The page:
• For several days now I’ve been thinking about this first post; what should I write about? Should it be straight to the point or all over the place and funny? Or should I take my usual sassy, best hands on my hips, sista-girl tone?


    I figured I should start at the beginning and the end. You see, while my boys are 14 and 19, I’m new to this whole single mom thing.

    My husband, Ceaser M. Williams, passed away December 2010. Damn pulmonary embolism, no time for I love you, we had a great life or good-byes. Just here one minute, gone the next.


    Ceaser’s physical stature was small, but he was a very big spirit. He filled a room with his booming voice, hearty laughter and here-I-come strut. And he was very close to his boys.


    He was a work-from-home dad, so they spent a lot of time together watching sports, him teaching them how to cook, playing music (Ceaser didn’t have a lick of rhythm but he loved music — all kinds), watching movies, (Ceaser was a movie buff and DVD collector).


    They must have spent an awful lot of time plotting pranks to pull on me too. I always seemed to be on the outside of some inside just-for-boys joke they shared. I can’t even tell you how many times I’d walk into a room and catch them, heads pushed together, whispering and snickering. They’d stop the minute they noticed me in the room and give me that “what” look that little boys give mom when they’re caught doing something they ought not be doing. You know the one. One might say the three of them were best friends.


    So needless to say when Ceaser died and I looked into their devastated and sad eyes, all I wanted to do was try somehow to fill the void that death had left.


    I just wanted to hear them shouting at the television screen while watching a basketball or football game. I wanted to see them wrapped up in blankets and curled up in a stinky-footed man tangle on the family room couch, in the dark, watching a scary movie. I wanted to hear the thunder of their big, boy feet pounding up the stairs because they’d gotten a whiff of some spicy concoction bubbling on the stove. See them crowded into the upstairs office dancing to some old-school R&B tune or hear them trying to out shout one another in a debate over whether it’s the mustang or the corvette that’s coolest.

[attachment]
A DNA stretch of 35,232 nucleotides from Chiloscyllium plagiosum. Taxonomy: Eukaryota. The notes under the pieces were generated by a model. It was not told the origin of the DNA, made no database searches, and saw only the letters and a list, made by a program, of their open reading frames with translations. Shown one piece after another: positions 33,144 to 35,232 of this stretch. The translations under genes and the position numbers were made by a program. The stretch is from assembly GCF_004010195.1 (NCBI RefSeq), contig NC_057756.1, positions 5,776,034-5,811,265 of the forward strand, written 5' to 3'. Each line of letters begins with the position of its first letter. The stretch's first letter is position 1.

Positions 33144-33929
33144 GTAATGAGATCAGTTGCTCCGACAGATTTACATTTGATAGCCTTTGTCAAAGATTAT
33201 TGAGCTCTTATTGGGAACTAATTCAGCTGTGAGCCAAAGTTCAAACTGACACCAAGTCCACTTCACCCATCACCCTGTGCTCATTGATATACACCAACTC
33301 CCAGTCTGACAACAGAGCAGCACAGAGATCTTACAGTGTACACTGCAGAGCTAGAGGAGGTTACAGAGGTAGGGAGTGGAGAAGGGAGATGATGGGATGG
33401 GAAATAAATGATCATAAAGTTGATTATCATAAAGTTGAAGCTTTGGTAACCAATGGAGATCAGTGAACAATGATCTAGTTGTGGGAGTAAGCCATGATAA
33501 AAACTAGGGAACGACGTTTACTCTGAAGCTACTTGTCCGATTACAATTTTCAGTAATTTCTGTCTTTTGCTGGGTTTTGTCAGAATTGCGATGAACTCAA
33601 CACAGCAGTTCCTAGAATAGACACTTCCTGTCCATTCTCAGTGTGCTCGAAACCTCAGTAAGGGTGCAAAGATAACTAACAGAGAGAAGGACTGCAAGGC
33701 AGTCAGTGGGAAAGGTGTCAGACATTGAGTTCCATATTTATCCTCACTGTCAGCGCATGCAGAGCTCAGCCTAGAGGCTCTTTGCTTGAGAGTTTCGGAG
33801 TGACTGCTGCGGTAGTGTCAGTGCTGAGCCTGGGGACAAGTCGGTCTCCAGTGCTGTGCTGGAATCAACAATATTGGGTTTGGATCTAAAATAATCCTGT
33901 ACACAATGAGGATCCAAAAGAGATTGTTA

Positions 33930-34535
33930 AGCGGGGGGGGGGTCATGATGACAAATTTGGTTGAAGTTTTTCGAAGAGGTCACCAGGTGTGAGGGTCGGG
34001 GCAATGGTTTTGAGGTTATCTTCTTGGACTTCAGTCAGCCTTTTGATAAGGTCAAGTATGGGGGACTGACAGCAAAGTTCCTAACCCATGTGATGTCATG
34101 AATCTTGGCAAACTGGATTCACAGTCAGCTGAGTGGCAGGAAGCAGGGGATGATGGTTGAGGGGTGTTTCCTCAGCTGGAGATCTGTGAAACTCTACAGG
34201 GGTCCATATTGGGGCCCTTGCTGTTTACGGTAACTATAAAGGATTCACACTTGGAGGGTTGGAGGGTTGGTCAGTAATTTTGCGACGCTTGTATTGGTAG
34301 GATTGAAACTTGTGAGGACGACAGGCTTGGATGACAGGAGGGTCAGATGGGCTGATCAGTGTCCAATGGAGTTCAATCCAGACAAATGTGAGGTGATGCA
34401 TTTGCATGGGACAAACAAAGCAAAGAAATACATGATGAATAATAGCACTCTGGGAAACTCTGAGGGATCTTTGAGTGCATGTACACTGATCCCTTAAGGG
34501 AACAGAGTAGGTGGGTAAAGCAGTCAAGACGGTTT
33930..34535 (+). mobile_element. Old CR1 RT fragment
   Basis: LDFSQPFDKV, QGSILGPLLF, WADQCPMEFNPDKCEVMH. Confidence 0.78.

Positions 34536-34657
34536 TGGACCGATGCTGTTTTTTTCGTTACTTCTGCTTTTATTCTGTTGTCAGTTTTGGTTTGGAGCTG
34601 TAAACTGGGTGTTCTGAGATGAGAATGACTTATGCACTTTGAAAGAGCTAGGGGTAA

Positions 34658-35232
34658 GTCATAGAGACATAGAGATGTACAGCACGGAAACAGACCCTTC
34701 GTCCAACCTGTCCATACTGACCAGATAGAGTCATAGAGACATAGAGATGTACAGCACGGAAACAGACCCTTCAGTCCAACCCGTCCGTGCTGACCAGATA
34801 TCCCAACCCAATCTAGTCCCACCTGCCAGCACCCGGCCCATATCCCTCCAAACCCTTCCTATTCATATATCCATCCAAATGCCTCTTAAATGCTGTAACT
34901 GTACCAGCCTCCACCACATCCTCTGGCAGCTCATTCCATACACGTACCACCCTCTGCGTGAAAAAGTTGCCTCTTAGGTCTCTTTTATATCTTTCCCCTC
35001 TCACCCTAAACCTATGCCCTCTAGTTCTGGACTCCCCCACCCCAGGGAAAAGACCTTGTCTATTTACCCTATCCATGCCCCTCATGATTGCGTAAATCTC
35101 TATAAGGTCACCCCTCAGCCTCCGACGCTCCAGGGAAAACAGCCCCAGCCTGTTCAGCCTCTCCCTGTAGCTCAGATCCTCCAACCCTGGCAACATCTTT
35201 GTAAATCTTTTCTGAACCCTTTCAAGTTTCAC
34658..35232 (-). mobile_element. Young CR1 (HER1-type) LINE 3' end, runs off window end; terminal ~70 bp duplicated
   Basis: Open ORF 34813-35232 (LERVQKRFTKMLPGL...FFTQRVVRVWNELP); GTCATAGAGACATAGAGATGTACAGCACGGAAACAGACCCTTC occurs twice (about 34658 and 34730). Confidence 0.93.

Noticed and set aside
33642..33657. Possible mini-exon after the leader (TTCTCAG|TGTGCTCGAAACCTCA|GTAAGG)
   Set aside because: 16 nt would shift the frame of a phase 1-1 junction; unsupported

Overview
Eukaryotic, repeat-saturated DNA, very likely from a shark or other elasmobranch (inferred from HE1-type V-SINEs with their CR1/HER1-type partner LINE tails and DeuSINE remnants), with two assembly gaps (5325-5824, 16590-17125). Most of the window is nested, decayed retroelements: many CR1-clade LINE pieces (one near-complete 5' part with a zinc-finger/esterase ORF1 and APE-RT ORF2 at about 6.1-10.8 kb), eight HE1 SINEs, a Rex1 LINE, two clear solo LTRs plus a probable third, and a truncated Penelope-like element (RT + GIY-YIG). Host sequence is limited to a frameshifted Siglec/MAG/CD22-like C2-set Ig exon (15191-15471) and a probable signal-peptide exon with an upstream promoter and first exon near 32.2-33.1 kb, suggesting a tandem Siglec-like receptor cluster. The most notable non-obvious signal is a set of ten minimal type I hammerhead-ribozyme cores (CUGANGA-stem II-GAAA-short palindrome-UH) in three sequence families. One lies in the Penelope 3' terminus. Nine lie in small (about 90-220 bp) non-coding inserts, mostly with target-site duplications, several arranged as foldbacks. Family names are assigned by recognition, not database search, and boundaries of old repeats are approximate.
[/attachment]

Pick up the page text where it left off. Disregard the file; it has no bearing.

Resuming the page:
I’m the house hugger; the one who forces the boys to talk about their feelings and what’s going on at school. I remind them to be compassionate, fair, and honest, choose good friends and resist judging others.

     I do the laundry; make sure the drawers are filled with fresh underwear, socks and clean clothes that aren’t too terribly wrinkled. I fold and stack the linen, whipped dry with that snuggly bear’s scented paper cloth, and fluff the towels.  I nag about bathing daily, bushing teeth, wearing deodorant, picking up and aiming for the toilet bowl or wiping up when you miss.


     Still I tried to bring the silly noise back to the house. It exhausted me. It zapped my focus on things I had actually been good at before. I was so confused that I couldn’t do anything right. Trying to be two people turned me into an airhead. And made it painfully obvious that Ceaser was gone, I was not him and I was incapable of faking it.


    I remember one day trying to engage my youngest, Jordan, in a conversation about a website he’d created.  He lost me in the language. I’m not too computer savvy, at least not like kids today, and Ceaser. He looked at me and I saw a pitiful question in his eyes; Where is my dad? Why isn’t he here?”  

    The three of us realized then and there I couldn’t make this work. I could only be me. I had to let them hurt and hurt myself.


    We had to learn to celebrate his memory — laugh at the goofy things he did and follow and spread the lessons he’d taught us — “Better to have and not need than to need and not have,” Ceaser would say.


    Nearly three months have passed. My oldest, Trey, calls often from school (he’s a sophomore at Northwest Missouri State), to ask how I’m holding up. He always says, “I love you, Mother.”


     When Jordan gets home from school, it's homework first then he starts dinner to make it easier on me after my full day’s work and battling traffic to get home. I call him before I leave the office to check in. I always tell him I love him. He says, “Ditto.”


     Yes, life goes on, it’s just different now in the Williams house. It’s hard re-creating a life that once centered on someone no longer here. And it takes time to adjust. But we understand that we have each other and eventually, we will find our collective smile.